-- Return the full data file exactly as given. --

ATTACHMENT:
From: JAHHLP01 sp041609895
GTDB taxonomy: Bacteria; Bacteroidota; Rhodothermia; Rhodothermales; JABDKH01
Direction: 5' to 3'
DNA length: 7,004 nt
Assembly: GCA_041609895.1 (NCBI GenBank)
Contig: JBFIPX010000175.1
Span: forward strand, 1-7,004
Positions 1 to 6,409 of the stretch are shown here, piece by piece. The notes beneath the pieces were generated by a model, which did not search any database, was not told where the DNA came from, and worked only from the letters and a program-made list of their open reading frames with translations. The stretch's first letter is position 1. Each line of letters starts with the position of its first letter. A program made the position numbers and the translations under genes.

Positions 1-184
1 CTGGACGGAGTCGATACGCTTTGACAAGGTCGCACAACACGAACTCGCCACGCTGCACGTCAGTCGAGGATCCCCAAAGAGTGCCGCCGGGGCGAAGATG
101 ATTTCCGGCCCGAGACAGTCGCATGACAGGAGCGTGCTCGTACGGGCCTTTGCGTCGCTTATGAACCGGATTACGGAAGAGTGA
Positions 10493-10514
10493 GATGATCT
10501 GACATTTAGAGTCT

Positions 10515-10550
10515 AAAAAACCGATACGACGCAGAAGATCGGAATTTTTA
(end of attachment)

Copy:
From: JAHHLP01 sp041609895
GTDB taxonomy: Bacteria; Bacteroidota; Rhodothermia; Rhodothermales; JABDKH01
Direction: 5' to 3'
DNA length: 7,004 nt
Assembly: GCA_041609895.1 (NCBI GenBank)
Contig: JBFIPX010000175.1
Span: forward strand, 1-7,004
Positions 1 to 6,409 of the stretch are shown here, piece by piece. The notes beneath the pieces were generated by a model, which did not search any database, was not told where the DNA came from, and worked only from the letters and a program-made list of their open reading frames with translations. The stretch's first letter is position 1. Each line of letters starts with the position of its first letter. A program made the position numbers and the translations under genes.

Positions 1-184
1 CTGGACGGAGTCGATACGCTTTGACAAGGTCGCACAACACGAACTCGCCACGCTGCACGTCAGTCGAGGATCCCCAAAGAGTGCCGCCGGGGCGAAGATG
101 ATTTCCGGCCCGAGACAGTCGCATGACAGGAGCGTGCTCGTACGGGCCTTTGCGTCGCTTATGAACCGGATTACGGAAGAGTGA
Positions 10493-10514
10493 GATGATCT
10501 GACATTTAGAGTCT

Positions 10515-10550
10515 AAAAAACCGATACGACGCAGAAGATCGGAATTTTTA